Officials raise alarm over feeding livestock with Green Maize

Dairy farmers in Bomet County have been warned against feeding their livestock with green maize stalks since it contains a high concentration of nitrate compound causing deaths of animals in the region.

According to Bomet County Director of Livestock (CDL), Dr. Wilson Serem, crops especially those affected by Maize Lethal Necrosis Disease (MLND) have high concentrations of nitrate compounds which burn the animals’ intestines hence causing death.

“The maize disease also gives rise to secondary fungal infections of the grains and it is therefore not allowed to feed the animals once infected and humans should not eat the grains from the crop,” he said.

Farmers have for a while prefered to feed the animals with green maize stalks of the failed crop because they are affordable, yet they ended up counting double loses of both the crop and animals. Dr. Serem said infected plants should immediately be removed from the fields and its grains be burnt.

“We have had cases where farmers had suspected that their animals were poisoned but when our officers visited the homesteads and collected samples which were taken to Vet Labs, it was found that the animals died due to high concentration of nitrate compounds,” Dr. Serem said.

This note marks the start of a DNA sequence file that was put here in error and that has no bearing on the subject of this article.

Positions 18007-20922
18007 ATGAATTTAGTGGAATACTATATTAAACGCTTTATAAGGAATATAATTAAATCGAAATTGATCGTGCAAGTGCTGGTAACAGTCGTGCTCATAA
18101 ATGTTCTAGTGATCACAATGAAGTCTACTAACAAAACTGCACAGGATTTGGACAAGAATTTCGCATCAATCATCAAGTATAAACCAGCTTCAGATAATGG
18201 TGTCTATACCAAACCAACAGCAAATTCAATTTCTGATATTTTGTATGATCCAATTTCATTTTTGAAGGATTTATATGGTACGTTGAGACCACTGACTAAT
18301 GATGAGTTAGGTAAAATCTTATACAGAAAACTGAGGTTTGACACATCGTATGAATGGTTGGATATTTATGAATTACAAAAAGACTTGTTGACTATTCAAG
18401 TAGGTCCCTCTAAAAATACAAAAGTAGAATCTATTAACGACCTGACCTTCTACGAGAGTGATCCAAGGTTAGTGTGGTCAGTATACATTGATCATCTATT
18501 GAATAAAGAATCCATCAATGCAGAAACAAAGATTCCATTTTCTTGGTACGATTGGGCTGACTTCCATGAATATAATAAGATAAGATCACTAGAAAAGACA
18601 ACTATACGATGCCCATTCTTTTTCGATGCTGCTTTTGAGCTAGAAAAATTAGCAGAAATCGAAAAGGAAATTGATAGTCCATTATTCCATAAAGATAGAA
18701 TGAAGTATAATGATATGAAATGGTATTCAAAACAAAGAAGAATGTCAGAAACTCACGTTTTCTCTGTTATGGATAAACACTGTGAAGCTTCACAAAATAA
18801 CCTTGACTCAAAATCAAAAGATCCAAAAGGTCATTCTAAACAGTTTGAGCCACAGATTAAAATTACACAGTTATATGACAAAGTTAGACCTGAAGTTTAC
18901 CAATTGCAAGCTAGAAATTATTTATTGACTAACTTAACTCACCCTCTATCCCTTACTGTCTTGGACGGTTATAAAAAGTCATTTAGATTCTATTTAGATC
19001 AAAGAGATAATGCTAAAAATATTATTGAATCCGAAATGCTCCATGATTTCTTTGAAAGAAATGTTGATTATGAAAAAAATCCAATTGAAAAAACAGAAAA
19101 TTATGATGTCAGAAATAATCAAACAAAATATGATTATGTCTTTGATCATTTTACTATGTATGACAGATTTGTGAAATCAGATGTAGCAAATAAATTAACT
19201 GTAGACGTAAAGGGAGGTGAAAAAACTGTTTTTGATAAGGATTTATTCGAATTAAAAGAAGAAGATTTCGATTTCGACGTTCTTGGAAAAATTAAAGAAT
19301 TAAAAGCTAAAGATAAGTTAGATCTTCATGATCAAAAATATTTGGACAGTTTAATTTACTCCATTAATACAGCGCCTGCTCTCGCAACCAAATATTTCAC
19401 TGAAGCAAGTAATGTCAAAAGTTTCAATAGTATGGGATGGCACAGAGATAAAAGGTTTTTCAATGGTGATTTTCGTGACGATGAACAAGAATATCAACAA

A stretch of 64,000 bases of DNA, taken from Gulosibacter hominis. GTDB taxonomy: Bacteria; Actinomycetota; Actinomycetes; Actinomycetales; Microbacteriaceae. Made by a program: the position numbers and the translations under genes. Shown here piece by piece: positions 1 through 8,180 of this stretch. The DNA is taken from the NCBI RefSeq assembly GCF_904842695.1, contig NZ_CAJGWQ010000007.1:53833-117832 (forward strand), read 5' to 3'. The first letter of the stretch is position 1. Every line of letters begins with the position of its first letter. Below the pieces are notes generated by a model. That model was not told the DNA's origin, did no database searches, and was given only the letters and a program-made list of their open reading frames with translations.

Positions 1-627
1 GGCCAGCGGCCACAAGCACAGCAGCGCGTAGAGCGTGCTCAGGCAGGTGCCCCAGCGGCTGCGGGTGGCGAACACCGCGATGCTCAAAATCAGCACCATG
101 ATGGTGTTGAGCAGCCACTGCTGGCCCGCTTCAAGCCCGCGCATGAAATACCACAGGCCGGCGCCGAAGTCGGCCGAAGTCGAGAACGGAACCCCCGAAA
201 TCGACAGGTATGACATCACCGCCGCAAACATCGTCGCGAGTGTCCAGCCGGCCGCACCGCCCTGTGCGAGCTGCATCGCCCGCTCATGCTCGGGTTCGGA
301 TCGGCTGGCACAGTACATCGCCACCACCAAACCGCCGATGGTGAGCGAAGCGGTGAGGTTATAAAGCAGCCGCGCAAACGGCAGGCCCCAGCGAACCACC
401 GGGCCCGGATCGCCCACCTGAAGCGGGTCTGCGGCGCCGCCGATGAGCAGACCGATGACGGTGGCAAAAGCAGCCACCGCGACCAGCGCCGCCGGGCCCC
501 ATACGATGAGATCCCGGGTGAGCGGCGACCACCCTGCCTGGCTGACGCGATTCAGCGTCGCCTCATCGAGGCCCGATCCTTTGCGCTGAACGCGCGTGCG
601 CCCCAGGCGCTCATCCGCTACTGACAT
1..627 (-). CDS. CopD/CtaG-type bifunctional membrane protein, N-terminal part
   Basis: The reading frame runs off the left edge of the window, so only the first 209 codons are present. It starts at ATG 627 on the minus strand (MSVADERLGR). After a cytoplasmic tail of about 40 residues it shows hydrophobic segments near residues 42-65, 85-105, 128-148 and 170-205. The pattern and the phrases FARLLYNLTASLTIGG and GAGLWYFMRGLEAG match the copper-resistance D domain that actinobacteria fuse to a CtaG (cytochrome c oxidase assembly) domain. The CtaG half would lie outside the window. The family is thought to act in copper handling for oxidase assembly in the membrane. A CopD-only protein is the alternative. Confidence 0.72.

Way forward

The CDL advised the farmers to dry the maize stalks or wait until the crop matures if they must feed their livestock with maize materials.

“If they must feed their animals with the stalks, they must dry first and where possible make silage which is mixed with molasses and other concentrates which will lower nitrate compounds found in the green maize stalks,” he explained.

According to Dr. Serem, most of the farmers in parts of the County suffered maize crop failure and maize disease during the dry season in the county, while other crops had stunted growth whereas some farmers opted to feed their animals with the immature crops resulting to them counting loses as livestock died of diarrhea.

He noted that even the green maize stalks alone were very dangerous to animals and should be avoided by dairy farmers in the area.

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Lawrence Baraza is a prolific writer with competencies in Digital Media, Print, and Broadcast. Baraza is also a Communication Practitioner currently spearheading Digital content on Metropol TV's Digital Desk.

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